Candidate Selection Gender and Politics Representation of Women Electoral Politics
Taylor and Francis
Gail McElroy and Michael Marsh, Electing Women to the Dáil: Gender Cues and the Irish Voter., Irish Political Studies, 26, 4, 2011, 521 - 534
Irish Political Studies; 26; 4;
At no time in history has the number of women elected to Dail ireann surpassed
14 per cent of the total membership. In spite of significant social changes, the use of a proportional
electoral system and no obvious bias among voters, the number of female TDs
remains stubbornly low by international standards. This paper examines why, if the prospects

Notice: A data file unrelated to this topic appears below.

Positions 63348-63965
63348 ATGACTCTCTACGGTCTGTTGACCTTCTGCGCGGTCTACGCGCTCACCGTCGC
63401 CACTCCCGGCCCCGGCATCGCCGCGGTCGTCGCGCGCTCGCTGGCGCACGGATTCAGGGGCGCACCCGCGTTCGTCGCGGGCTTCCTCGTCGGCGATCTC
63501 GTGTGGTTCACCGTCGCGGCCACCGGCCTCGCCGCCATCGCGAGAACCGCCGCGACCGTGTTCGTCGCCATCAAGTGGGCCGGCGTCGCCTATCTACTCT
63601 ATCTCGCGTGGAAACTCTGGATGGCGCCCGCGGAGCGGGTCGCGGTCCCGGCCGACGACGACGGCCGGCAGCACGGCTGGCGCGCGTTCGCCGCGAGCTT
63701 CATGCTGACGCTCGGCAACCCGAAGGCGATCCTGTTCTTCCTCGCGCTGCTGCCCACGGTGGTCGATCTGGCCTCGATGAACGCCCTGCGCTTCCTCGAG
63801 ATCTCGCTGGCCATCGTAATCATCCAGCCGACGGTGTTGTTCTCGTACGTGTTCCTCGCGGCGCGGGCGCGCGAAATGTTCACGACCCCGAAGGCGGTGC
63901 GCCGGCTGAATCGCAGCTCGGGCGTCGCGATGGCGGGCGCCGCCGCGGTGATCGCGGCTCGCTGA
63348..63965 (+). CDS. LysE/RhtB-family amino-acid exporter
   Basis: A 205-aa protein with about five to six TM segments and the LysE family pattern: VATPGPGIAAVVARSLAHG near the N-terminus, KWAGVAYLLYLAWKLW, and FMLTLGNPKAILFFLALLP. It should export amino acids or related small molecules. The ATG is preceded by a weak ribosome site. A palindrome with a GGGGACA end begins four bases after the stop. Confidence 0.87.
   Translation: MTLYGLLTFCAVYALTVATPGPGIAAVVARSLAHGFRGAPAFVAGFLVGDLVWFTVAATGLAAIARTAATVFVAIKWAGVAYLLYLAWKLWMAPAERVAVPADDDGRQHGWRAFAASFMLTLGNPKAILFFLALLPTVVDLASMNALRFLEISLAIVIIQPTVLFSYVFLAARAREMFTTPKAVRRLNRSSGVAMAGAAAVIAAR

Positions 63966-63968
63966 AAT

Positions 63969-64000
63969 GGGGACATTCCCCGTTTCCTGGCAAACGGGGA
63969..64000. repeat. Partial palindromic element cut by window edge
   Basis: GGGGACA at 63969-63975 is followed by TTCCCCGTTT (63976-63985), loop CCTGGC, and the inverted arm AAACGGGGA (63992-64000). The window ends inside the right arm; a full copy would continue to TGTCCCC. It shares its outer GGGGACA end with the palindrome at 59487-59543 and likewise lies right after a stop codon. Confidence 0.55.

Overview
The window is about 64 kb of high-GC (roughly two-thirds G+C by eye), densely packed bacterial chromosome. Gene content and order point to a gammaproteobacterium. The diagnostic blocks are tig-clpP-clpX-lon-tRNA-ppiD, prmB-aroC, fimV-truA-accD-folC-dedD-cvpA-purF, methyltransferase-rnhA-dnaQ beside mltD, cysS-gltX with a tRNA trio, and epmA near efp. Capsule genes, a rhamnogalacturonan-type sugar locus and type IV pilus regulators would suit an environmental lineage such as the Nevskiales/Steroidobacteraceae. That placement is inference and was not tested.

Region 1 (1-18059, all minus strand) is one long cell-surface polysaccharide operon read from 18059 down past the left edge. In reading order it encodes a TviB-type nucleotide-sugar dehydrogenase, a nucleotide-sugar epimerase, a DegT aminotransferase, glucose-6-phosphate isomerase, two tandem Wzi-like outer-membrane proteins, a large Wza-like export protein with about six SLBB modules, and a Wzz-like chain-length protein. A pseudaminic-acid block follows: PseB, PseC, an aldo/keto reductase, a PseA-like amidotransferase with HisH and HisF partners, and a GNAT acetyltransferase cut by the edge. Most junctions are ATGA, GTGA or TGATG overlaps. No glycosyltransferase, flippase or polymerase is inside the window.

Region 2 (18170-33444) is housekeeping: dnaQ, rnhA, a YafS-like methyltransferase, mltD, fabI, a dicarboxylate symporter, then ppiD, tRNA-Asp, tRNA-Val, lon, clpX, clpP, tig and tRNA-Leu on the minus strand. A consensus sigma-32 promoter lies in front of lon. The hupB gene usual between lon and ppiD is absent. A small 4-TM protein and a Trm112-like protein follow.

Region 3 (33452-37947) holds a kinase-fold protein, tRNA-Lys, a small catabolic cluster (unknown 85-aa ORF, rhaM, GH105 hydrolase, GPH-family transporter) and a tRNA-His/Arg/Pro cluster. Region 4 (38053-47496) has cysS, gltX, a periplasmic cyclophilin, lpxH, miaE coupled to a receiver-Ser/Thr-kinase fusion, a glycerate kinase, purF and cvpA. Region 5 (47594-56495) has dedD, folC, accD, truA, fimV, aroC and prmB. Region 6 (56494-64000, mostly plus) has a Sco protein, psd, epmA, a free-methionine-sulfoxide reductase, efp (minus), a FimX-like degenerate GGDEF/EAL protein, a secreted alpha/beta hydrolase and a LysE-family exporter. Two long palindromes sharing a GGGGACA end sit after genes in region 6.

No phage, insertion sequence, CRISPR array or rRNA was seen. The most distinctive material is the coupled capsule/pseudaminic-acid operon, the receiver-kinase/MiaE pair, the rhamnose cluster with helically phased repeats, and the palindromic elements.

for women’s election are relatively good, so few women end up in public office. Using both
aggregate and survey data, the issues of incumbency advantage, the electorate’s attitudes
and the candidates’ differing experiences of the political process are explored. The evidence
suggests that, all else equal, female candidates have as good a chance of being elected as
their male counterparts, and the real difficulties in achieving equitable representation lie elsewhere,
in the candidate emergence and nomination stages of the election game.
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